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Friday, March 14, 2008

I hear St. Patrick's Day is coming soon...

Earlier this week I was talking to a Philadelphia bar owner. We were both in the midst of Philly Beer Week, and it was pretty crazy, and pretty great, and the guy turns to me and says, "You know, I just realized that it's St. Patrick's Day next Monday, and I haven't done a damned thing to get ready." Philly Beer Week has kinda taken things over here.

But in the rest of the country, we're in countdown frenzy. I did two pieces for Massachusetts Beverage Business for March, one on Irish beer, one on Irish spirits. I'd like to make a correction right here on the spirits piece: I said that Jameson/Midleton uses bourbon barrels to age their whiskey. They do, but they also use sherry casks. My error, I was writing too fast, and I apologize.

There's also another error in that piece, but it's an editing issue: there's some bitched type in the opening, which is too bad, I really liked it.'s how it was supposed to be (mainly because it's right out of the research for New Jersey Breweries):
I was recently out on the road visiting bars in, of all places, central New Jersey, for a drinking book I'm working on. I drive on these trips, but I drink a lot of water, and I usually only drink about a third of the lower alcohol session beers I order. I also keep a personal breathalyzer in the car. I'm careful and responsible. I take it easy.

Then I walked into a bar called Tierney's, in Montclair: not an "Irish pub," but a workaday neighborhood bar. The quick mid-day conversation reminded me so much of the craic in Irish pubs, and the worn but clean look of the place was just so true, that when the bartender asked me, with a bit of the smiling Irish lilt itself, what I was having, my drinking brain shoved my writing brain out of the way and blurted out, "Guinness and a shot of Powers, please."

As I shook my head in wry self-amusement, sipping a measure of the warm, sweet glow of the Powers followed by its dark countryman, I thought about the strength of the Irish mystique, the Irish 'brand.' There was no Irish music playing in Tierney's, no "Erin Go Bragh" or "Cead Mille Failte" signs,none of the bric-a-brac that says "You're in an Irish place now, boyo," be it authentic or bought out of a catalog to "theme" the place.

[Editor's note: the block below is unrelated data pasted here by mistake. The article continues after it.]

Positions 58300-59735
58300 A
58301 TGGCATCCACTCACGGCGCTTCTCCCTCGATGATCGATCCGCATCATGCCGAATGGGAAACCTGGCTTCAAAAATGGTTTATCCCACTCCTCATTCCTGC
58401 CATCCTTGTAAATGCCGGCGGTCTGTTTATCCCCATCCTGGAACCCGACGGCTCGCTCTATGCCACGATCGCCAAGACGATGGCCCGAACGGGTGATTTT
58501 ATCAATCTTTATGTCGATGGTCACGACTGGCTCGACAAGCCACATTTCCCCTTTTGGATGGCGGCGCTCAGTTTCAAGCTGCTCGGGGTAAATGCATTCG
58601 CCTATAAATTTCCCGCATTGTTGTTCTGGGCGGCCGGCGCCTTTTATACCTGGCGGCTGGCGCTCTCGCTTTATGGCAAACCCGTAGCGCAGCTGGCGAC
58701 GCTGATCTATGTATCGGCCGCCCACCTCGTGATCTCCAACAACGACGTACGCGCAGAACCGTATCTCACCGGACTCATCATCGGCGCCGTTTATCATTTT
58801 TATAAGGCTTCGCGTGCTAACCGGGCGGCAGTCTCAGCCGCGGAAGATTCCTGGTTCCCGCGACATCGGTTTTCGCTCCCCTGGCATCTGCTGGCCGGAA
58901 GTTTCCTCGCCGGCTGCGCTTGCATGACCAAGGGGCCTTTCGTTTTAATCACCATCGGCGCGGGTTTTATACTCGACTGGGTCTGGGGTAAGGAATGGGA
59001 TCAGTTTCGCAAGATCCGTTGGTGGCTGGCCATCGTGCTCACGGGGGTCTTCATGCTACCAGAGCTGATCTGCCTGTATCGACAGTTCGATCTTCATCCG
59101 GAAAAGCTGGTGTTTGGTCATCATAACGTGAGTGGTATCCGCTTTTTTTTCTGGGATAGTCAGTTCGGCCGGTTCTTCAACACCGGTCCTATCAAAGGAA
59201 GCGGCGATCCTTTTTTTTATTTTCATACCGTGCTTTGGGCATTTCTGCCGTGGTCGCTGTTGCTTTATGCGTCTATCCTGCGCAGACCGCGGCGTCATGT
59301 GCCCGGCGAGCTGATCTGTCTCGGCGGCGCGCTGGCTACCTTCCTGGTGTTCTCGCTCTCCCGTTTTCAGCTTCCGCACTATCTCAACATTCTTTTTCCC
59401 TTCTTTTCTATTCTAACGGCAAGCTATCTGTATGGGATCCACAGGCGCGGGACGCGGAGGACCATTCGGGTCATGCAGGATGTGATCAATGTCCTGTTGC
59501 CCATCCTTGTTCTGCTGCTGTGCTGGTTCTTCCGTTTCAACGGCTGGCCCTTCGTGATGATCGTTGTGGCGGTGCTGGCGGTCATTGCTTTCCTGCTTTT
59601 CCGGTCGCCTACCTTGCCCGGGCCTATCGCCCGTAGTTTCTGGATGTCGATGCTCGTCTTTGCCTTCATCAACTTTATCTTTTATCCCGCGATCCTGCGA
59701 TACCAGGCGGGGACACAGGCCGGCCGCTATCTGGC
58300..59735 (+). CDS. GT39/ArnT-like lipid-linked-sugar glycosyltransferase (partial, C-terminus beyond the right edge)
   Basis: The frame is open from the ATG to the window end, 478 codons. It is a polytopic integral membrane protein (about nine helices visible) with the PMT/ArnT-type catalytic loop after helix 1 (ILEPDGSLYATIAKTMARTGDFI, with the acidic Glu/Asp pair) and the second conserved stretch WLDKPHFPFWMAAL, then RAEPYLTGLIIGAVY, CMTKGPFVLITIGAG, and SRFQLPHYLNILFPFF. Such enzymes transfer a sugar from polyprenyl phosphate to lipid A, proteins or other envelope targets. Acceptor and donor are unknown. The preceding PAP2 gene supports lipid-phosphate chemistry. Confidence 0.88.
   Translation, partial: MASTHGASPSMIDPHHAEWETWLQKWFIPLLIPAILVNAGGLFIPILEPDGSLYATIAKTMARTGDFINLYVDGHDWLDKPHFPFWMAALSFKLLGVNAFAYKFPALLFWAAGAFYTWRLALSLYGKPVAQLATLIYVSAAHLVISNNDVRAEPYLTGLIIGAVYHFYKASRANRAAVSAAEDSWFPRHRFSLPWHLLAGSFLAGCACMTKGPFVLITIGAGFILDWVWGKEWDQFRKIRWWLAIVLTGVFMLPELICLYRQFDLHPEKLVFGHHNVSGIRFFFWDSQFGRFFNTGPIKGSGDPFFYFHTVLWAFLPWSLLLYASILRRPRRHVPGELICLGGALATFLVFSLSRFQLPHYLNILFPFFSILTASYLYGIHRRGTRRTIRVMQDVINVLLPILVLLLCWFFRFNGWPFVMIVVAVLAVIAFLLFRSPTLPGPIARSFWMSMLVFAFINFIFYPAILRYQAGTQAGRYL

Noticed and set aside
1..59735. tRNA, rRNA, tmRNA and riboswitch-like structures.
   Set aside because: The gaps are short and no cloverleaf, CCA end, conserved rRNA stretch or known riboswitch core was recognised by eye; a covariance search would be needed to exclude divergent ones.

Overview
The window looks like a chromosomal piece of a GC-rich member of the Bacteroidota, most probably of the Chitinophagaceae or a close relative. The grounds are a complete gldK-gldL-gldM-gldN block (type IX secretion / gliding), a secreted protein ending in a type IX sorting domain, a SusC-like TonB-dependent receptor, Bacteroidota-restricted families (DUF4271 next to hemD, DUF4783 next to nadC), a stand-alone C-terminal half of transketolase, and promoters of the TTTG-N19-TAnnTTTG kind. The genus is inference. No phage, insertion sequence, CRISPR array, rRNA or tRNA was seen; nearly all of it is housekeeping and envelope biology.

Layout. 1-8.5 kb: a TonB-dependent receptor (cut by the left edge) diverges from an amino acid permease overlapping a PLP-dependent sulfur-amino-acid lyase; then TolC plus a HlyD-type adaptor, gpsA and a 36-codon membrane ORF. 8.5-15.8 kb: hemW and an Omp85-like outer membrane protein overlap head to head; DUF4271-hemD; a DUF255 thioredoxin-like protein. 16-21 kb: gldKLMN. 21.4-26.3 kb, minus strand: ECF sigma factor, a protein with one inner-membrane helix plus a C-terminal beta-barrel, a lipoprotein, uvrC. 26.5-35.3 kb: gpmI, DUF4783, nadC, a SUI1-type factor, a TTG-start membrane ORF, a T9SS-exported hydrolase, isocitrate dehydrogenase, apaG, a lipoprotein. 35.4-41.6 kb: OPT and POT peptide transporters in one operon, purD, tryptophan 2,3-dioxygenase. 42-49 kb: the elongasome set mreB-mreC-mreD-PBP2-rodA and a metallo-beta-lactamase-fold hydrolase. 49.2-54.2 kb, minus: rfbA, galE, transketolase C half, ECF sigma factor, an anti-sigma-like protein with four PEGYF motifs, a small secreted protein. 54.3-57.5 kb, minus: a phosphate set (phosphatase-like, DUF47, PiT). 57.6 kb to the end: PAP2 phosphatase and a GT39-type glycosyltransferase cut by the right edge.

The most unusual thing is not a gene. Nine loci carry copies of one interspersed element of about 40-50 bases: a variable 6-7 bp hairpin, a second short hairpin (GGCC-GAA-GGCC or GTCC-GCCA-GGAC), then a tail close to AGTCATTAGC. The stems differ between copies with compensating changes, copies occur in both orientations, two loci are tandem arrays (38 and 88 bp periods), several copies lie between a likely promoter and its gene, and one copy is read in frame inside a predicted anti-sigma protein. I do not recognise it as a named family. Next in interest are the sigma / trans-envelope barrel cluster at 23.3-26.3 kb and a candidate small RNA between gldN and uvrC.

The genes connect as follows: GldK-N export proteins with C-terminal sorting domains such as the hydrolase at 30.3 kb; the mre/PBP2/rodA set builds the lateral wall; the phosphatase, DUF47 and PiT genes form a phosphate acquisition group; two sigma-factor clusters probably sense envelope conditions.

But when I settled in at the bar and right away felt at home, the first thing that came to mind was how good a glass of Irish whiskey would taste.

And away I went from there. I am loving some Irish whiskey lately; shared some Jameson 18 out of my flask with a bunch of folks at the Lager Gala at Triumph last night, and made some serious friends for that beautiful drop.


Anonymous said...

Fine whiskey indeed. I was pleased as good be with the turnout and the overall interest shown for lagers last night. Perhaps not worthy of the BA crowd, nevertheless, most of the beer was emptied by the night's end. Thanks Lew for hosting a great night that we will surely build upon in the future.


Anonymous said...

Pouring from your own flask is something that I believe is against the rules of most establishments. Shame on you.
Now excuse me while I wipe my ass with 80 grit sandpaper.

Lew Bryson said...

Thanks, Jay! Looking forward to next year: bigger, better, more ideas.

Anony, yeah, usually it is, but...when one of the guys hitting off the flask runs the joint, you figure you're good, right?!

Stonch said...

I want to avoid ever owning a hip flask. I doubt I will succeed.

Anonymous said...

I can speak for myself and three friends that accompanied me on Thursday nite how much we enjoyed the lager event. As usual Lew, you hosted a great event and we thank Jay and the staff at TBC for their friendly hospitality. I enjoyed all the pilsners which is my favorite style of beer. But I must admit that Jay's Dunkel Lager was the highlight of the evening....I thought I was back in Bavaria again.

And Lew, thanks for a taste of the fine whiskey from the Green Sod.

Anonymous said...

Kind of funny to see Tierney's described as not an "Irish Pub", considering that one night I witnessed a bagpipe band march through the place, and we were no where near St. Patricks day. Of course, I understand that you're referring to Irish Pub as a theme as opposed to the real deal (like my Uncle's old place in NYC).

One thing though...Montclair is in no way "central NJ". We NJers may argue always about where South or Central Jersey begins, but its not north of Newark.

Anonymous said...

There's the advantage of being a known expert. The guy who runs the joint is willing to try what's in your flask. :)

With regards,

Lew Bryson said...

Dead-on with the "not an Irish pub" thing; Tierney's isn't themed, it simply is what it is.

And I'm not getting into sectioning off NJ: if there's one thing I've learned, it's that I'm no expert on the state. That's why I asked Mark Haney to co-write the book with me.

Anonymous said...

Ugh the plastic paddies and Erin Express lushes were out in droves on Saturday night..two nights too early!

Although I ended up at Beneluxx for hours and was pleased that none showed up there haha..

Lew Bryson said...

Yeah, the McBoozers were out in force both weekends of PBW, Rebecca: it was funny how the PBW crowd and the "Drink Me, I'm Irish" bunch pretty much ignored each other when they were in the same places.

Steven said...

" on Irish beer,"

I had the good opportunity to enjoy a couple pints with Seamus 2 years ago at a similar event, what a fine gentleman he is -- and what fine beer he brews.

Anonymous said...

To Ronfromjersey - the bagpipes aren't Irish, they are Scottish. Uilleann pipes are Irish and they are quite different. Sorry but I have to make this clear whenever I can!